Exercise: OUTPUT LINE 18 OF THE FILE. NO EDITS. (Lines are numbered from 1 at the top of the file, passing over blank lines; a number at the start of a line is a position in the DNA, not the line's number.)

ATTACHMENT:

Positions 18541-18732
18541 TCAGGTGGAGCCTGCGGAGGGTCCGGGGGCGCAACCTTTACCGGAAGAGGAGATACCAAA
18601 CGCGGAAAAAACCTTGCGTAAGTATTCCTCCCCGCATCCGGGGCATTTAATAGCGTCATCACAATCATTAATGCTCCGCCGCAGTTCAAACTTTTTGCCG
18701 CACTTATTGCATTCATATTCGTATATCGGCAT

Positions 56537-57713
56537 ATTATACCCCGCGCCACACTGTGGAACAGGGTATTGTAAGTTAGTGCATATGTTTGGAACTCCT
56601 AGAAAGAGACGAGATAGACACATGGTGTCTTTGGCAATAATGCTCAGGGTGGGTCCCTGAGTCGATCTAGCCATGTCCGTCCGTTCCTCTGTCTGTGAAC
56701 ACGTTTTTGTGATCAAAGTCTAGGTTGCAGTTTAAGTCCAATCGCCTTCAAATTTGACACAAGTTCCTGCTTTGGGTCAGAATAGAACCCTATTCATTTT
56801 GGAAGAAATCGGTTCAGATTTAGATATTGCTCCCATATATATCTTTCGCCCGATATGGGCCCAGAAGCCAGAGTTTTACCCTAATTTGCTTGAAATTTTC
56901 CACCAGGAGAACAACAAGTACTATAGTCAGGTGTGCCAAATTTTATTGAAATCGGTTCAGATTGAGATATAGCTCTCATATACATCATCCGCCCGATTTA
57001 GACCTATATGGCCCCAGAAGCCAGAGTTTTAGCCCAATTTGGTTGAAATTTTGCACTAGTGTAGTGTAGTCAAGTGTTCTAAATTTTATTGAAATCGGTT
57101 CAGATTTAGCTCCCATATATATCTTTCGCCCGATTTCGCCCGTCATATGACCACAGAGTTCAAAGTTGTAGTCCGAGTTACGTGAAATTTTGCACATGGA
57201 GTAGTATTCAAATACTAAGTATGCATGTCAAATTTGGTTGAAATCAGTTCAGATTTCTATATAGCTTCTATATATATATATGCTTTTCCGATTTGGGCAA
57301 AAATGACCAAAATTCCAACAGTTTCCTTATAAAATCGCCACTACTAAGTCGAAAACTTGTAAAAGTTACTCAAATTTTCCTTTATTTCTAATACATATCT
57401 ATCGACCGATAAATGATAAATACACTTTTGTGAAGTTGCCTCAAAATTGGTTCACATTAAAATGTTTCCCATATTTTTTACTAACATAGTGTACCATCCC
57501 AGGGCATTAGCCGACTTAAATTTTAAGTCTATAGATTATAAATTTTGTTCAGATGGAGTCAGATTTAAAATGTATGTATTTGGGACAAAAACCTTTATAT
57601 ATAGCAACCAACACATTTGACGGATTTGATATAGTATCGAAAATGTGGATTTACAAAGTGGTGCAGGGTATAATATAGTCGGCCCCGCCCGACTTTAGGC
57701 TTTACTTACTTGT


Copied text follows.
57701 TTTACTTACTTGT